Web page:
Trumbull Co. officials looking into why tornado sirens didn’t go off on Sunday

Local News

HOWLAND, Ohio (WYTV) – When the National Weather Service issues a tornado warning like they did on Sunday, tornado sirens are supposed to sound to warn residents to seek shelter immediately.

But that wasn’t the case in parts of Howland, Warren and several other communities in Trumbull County over the weekend, when those sirens remained silent.

33 WYTV News anchor Lindsey Watson was the only reporter who went out and talked to officials to investigate the issue.

Safety officials quickly jumped into action to figure out what went wrong at the worst possible time, when lives were in danger.

“The reason for that is what we’re trying to drill down on,” said Trumbull County 911 Director Ernie Cook.

The county alone has 90 tornado sirens that are divided amongst the Emergency Management Agency, 911 center and local communities.

Cook says emergency officials are looking at every possible cause.

“Possibly radio frequencies, we’re looking at maybe high winds that shifted the microwave dishes and it was kind of odd because some of them worked on that same sequence and some of them, like Howland, didn’t,” Cook said.

Howland Township is responsible for nine of those sirens, most are mounted by schools and fire stations.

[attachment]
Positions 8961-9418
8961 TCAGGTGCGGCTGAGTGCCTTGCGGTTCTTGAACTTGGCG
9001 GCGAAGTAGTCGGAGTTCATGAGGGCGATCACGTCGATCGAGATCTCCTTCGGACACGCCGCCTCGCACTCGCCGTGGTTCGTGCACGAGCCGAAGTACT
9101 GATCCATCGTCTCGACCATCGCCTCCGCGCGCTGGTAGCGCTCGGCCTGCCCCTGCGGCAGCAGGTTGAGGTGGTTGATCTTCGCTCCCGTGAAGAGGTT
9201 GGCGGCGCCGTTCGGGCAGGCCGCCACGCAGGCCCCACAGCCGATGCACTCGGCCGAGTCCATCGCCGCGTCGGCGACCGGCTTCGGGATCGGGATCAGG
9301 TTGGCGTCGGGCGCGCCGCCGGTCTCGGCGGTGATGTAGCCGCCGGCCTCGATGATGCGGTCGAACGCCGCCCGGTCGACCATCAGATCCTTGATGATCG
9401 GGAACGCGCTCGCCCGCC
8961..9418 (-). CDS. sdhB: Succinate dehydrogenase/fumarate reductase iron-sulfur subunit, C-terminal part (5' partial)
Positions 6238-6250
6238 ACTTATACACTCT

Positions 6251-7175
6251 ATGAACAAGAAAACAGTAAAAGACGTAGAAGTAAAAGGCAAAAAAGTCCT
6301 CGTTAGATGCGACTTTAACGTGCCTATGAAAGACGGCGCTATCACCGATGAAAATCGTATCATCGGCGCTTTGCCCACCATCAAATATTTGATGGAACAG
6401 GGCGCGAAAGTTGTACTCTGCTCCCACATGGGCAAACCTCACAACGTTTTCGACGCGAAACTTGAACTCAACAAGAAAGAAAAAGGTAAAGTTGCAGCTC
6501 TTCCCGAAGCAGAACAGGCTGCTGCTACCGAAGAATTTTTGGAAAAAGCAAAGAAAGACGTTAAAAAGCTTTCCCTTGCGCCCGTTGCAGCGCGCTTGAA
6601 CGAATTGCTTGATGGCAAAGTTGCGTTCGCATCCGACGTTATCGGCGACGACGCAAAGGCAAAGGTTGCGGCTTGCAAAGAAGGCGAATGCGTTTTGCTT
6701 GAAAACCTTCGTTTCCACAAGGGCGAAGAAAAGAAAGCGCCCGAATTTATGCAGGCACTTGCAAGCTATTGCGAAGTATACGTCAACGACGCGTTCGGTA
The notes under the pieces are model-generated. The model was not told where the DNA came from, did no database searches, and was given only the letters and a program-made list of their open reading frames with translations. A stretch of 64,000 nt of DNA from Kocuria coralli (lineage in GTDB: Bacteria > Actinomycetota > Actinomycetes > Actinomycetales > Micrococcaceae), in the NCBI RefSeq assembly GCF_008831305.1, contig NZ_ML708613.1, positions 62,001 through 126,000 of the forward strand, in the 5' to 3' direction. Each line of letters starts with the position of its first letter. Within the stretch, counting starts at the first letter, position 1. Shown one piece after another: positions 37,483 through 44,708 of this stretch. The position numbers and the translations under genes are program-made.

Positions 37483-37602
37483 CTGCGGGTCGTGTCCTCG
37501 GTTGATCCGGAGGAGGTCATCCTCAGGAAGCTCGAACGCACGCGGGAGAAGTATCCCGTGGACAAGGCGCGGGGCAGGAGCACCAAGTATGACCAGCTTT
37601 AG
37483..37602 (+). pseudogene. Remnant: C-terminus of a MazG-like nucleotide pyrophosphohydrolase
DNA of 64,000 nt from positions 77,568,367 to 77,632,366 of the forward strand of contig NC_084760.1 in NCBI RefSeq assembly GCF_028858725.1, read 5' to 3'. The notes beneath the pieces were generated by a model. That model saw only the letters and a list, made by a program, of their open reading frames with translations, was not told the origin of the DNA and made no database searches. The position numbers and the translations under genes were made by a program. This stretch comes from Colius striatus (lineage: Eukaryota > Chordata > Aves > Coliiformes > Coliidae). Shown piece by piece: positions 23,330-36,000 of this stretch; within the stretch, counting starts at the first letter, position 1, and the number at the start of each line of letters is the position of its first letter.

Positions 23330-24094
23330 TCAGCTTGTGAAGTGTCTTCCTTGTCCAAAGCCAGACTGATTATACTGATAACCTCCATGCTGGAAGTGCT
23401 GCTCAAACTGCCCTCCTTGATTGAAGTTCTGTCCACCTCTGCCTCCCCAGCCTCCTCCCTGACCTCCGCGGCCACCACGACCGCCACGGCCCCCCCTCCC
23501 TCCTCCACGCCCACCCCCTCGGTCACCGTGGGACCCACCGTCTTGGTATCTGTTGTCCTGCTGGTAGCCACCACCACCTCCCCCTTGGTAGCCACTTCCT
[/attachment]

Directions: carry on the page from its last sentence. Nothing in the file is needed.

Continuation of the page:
They knew four were being repaired, but the other five had just passed their monthly inspection on June 1.

“Their primary reason is to warn members or people that are outside — not in enclosed shelters — to get inside,” said Howland Twp. Fire Chief James Pantalone.

Pantalone has been very vocal about the issue, even taking to Facebook to reassure residents that the issue will be taken care of.

Less than 24 hours after the storm, Pantalone sat down with Cook and other local leaders to find a solution.

“We’ve done some brainstorming, we have some ideas. We’re actually looking to do an actual, physical test possibly this Friday,” Pantalone said.

“Whether it’s on their end, our end, maybe nobody’s end, maybe it was an anomaly, but we’ll find out the answers,” Cook said.

Emergency officials say the only way those tests won’t be done on Friday is if there is even the slightest risk for severe weather, so they don’t cause panic.

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Mel Robbins Main Area Middle

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